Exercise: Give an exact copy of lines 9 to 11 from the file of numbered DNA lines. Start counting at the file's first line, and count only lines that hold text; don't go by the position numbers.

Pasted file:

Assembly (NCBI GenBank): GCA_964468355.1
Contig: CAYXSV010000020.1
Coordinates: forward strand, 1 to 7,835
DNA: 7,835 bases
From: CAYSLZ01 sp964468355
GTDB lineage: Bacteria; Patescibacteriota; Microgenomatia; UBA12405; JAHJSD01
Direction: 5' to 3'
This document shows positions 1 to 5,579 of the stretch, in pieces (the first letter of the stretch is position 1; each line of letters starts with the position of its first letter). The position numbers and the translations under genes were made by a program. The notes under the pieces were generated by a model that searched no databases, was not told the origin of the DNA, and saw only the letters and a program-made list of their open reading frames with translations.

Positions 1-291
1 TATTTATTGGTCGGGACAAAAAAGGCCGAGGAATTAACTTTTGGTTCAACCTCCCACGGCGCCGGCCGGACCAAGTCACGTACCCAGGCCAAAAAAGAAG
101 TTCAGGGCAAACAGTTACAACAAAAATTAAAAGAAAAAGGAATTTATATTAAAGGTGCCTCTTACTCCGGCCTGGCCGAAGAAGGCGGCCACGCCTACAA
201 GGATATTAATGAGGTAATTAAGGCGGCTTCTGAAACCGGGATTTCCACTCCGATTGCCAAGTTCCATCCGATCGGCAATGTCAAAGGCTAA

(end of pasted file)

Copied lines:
Positions 1-291
1 TATTTATTGGTCGGGACAAAAAAGGCCGAGGAATTAACTTTTGGTTCAACCTCCCACGGCGCCGGCCGGACCAAGTCACGTACCCAGGCCAAAAAAGAAG
101 TTCAGGGCAAACAGTTACAACAAAAATTAAAAGAAAAAGGAATTTATATTAAAGGTGCCTCTTACTCCGGCCTGGCCGAAGAAGGCGGCCACGCCTACAA